Like software, legal systems can become horribly complex. In software, a major means of reducing this complexity is to employ modularity – problems are defeated by dividing and conquering. Where possible, software consists not of a single monolith of tightly coupled code, but of hierarchically organized components that interact cohesively. Benefits of this approach are a reduction in complexity, re-usability and portability of parts, and conceptual tools for analyzing and engineering models of complex systems. Various coding paradigms exist, the best known of which is object oriented programming; aspect-oriented programming and programming by contract are other paradigms that facilitate modularity. In law, there’s obviously some modularity (law is broken down into individual acts and codes, which are broken into articles, sections, clauses and so forth). Unlike well-engineered software, however, these components are strictly hierarchical and cannot be taken out of context.
Wrappers are an example of a pattern that allows software engineers to insulate themselves from the idiosyncracies of a messy component, a third-party driver, or a piece of hardware. Basically, an engineer writes a piece of code that knows all about how to handle the mess, then presents a nice clean interface that other engineers can work with without having to learn about the details of the mess themselves. Imagine if, instead of having to read all of the messy details of a complex license, you could just inquire, through a simple, well-defined interface, if certain conditions were true.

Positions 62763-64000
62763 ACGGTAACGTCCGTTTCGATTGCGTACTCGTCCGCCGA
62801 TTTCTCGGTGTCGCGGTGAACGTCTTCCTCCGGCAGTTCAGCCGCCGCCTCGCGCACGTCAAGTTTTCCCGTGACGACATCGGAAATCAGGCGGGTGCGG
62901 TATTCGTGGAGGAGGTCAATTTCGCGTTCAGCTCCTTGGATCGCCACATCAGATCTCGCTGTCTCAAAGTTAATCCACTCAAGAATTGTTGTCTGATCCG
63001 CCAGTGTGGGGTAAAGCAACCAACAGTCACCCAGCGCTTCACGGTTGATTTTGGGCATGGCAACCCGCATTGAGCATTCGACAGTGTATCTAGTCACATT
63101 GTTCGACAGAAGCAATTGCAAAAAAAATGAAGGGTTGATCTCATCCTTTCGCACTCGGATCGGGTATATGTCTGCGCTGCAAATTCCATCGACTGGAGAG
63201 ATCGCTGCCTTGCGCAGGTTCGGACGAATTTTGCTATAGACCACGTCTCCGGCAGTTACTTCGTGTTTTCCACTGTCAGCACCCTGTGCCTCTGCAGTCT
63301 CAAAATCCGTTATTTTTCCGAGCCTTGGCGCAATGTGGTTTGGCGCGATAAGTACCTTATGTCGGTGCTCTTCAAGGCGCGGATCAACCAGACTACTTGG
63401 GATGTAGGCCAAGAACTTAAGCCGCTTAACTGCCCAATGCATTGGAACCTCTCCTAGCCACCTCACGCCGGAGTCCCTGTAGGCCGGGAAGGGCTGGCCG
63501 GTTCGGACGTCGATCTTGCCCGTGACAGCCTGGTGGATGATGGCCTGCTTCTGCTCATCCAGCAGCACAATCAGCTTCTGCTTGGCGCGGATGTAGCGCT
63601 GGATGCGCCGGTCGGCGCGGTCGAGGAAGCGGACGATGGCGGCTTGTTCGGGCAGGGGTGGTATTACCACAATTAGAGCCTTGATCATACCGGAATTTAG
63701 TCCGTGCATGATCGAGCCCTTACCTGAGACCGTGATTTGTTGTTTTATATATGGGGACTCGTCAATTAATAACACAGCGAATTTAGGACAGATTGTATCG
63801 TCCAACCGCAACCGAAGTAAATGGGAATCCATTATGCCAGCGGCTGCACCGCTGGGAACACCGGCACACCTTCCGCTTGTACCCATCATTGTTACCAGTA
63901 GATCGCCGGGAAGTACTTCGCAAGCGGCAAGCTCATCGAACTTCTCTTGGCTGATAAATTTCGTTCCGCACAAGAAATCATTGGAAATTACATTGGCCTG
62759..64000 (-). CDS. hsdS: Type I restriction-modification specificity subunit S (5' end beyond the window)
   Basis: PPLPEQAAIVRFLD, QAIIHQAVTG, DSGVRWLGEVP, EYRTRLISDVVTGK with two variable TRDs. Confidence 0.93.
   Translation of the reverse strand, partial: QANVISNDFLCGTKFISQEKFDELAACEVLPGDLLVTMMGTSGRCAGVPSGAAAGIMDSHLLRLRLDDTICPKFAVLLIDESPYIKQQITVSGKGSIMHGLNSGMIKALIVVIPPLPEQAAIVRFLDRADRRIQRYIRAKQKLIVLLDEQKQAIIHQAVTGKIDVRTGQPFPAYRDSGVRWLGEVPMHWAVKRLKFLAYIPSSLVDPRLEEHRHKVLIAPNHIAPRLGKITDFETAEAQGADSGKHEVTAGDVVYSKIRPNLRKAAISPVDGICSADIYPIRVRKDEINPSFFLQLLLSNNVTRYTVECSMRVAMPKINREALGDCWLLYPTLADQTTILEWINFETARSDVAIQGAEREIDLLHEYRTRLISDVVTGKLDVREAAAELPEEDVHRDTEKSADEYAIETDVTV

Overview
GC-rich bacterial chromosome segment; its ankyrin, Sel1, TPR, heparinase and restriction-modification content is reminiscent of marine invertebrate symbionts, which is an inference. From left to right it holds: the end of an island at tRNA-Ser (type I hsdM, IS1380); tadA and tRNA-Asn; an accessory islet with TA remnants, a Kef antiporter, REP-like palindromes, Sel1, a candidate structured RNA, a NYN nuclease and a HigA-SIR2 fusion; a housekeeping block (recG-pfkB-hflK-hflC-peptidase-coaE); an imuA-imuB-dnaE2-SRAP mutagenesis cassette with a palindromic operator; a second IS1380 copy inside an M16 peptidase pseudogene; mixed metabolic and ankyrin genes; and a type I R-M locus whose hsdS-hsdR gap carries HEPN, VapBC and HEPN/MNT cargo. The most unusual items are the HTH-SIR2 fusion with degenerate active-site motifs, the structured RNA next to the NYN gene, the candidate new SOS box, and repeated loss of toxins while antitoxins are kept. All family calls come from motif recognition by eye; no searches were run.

Before any of this makes sense, it’s important to consider the difference between informal language (that which we use every day), and formal language, where the meaning of all symbols and elements is defined within a particular lexicon, much as all software languages are. That is, legal writing needs to follow formal rules. One obvious problem here is that is required to be able to address pretty much any conceivable situation; this is effectively impossible to do with formal language, as you quickly end up with self-referentiality (which then allows self-contradiction a la the Epimenides paradox). If you don’t believe me, read Hofstadter’s ‘Gödel, Escher, Bach’ first, then argue with me. To overcome this problem, then, we need to have some way of insulating the parts that can be modeled formally (effectively, the parts that are most clear and logic) from the parts that cannot (effectively, everything that’s subjective in some way). The wrapper pattern mentioned above allows for this – tokens can be used to represent subjective elements; these tokens are treated as simple propositions within the formal part of the system, then spat out at the end. Incidentally, this is how propositional logic, and almost all written reasoning works. However, lest I make this sound easy, I should mention that while, hypothetically, this is possible, it’s unclear whether or not the resulting system of formal law and subjective tokens are workable.
If, hypothetically, enough of the mechanics of law could be formalized in such a way that it can be treated computationally, all sorts of things become possible. Firstly, there no longer needs be a legal priesthood whose job it is to parse the complexities of legal argument and language and explain this to the masses – this can be by software, and learned systematically. Imagine if legal code could be translated through some filter into a human-readable form. Imagine if you could query, using a well-defined interface whether a body of law has certain properties, or if certain activities are true. Imagine if law was extensible and modular. Imagine if the legal system was simple, accessible, and thin enough that legal disputes could be resolved in a matter of seconds rather than years, through software interfaces rather than the courts.
I don’t know which parts of this are actually plausible, or if it’s even possible. However, it t would make damned interesting research project for someone. I wonder if someone’s already tried..
Got 10-20 minutes free? Play “Neverending Light“. The games starts with you and your character taking a tour through a cave system full of stalagtites, stalagmites, and awesome voice acting. Needless to say, things go horribly wrong.
Part 1 of an ongoing series.